New ways to tackle homelessness
10 October 2019
World Homeless Day is a time to raise awareness of the growing issue of homelessness and the work that’s going on to try and solve it.
Homelessness continues to be a major issue across Kent. In the past six months, we have been aware of:
- Over 400 people who have slept rough on Kent’s street
- Nearly 250 people in Kent who have been forced to sofa surf
- More than 550 people in Kent who are in danger of becoming homeless.
Although homelessness services have benefited from extra central government funding in recent months, money alone won’t solve the homelessness crisis.
Helping people to overcome the emotionally damaging effects of rough sleeping and rebuild their lives is not a quick process and if we’re to end homelessness, we must find new ways of helping those who need it the most. To do this, we’ve launched a series of new initiatives.
Poor mental health is both a cause and effect of homelessness. One in three rough sleepers we’re aware of have a long-term mental health issue. Those with the most complex needs can struggle to engage with typical homelessness services. To help them, we’ve introduced Housing First to Kent.
The Housing First scheme is about moving rough sleepers straight into a home of their own instead of a homeless hostel. It’s about giving them a giving a sense of ownership, empowerment and letting them crate somewhere they feel safe and secure. At the same time, we will help them address other issues they are facing such as mental ill health or addiction.
We currently have Housing First properties in Maidstone and are aiming to introduce the scheme to other parts of Kent.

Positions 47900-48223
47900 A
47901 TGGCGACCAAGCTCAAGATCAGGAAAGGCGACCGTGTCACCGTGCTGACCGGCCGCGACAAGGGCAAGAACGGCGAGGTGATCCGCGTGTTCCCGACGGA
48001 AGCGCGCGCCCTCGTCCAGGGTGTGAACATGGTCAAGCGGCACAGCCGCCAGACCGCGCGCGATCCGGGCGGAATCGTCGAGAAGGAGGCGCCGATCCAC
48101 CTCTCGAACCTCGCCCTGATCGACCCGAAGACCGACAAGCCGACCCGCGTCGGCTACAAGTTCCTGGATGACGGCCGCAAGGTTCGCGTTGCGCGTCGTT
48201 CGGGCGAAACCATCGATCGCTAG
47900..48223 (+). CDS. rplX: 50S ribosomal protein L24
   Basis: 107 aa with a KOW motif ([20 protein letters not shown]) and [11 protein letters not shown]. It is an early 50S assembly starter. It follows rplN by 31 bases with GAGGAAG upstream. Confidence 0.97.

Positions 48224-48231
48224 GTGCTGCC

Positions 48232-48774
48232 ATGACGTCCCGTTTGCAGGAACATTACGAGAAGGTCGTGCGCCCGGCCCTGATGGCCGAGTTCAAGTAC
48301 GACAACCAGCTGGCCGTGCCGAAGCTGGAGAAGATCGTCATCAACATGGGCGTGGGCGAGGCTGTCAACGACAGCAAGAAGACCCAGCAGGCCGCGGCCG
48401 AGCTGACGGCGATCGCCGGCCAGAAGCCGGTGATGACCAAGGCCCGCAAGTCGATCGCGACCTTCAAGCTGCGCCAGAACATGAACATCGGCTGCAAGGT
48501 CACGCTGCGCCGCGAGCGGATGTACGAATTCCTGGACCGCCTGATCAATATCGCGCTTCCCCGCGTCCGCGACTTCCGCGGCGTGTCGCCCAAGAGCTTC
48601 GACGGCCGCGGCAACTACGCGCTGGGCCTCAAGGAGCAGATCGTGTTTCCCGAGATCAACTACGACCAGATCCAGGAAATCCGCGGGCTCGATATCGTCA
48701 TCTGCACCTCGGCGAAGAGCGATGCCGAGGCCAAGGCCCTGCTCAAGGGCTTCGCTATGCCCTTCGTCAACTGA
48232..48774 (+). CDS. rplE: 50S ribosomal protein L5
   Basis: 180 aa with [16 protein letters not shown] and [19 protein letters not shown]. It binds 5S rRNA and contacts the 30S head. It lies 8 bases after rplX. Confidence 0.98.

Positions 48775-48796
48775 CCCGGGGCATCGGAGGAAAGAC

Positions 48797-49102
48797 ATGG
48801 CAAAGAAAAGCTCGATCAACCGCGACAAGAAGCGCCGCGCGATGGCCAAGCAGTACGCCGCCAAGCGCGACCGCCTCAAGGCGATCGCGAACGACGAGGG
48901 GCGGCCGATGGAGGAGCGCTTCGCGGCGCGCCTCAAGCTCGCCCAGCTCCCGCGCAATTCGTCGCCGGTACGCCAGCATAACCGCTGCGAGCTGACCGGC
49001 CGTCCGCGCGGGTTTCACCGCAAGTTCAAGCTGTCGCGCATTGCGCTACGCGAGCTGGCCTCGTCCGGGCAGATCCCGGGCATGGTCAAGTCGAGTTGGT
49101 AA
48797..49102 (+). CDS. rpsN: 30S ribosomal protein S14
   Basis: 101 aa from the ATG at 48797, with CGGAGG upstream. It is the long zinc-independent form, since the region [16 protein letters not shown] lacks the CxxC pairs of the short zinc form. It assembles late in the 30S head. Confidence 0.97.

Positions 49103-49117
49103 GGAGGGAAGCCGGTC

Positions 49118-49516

The Housing First approach to tackling homelessness has had a dramatic effect in other countries and has virtually eliminated rough sleeping in Finland.
Specialist support for homeless women
Kent has one of the highest percentages of women sleeping rough in the country. Shockingly, one in five rough sleepers in Kent is a woman.
Women are particularly vulnerable on the streets. They live in fear of being attacked, exploited or worse. Many stay hidden and are less visible than men, meaning opportunities to help them are being missed.
Porchlight is aiming to change this by developing support services specifically for homeless women.
These include recruiting specialist street outreach workers to help female rough sleepers off the streets and creating a women’s services development post within the organisation to develop this support.
Working together to end homelessness
Homelessness is a massive issue. To really make a difference it’s important that councils, homelessness charities, and substance misuse and mental health services work closely together.
The government’s austerity measures are stretching all of our services to breaking point so we must pool the resources we have if we’re to make any impact.
One way we’re doing this is with Kent Homeless Connect - a network of specialist services that prevents vulnerable people from losing their homes and houses people who are on the streets. It is led by Porchlight and Look Ahead on behalf of Kent County Council.
Porchlight is also hosting a conference about tackling homelessness in Kent on World Homeless Day. It will bring together professionals from the housing sector, business and church leaders, local authority representatives and academics to share ideas and swap expertise.
We believe that we’re able to make a difference here in Kent. But to do so we’ll need the support of central government - strategic and sustained investment in homelessness services and the political will to address the drastic loss of social housing.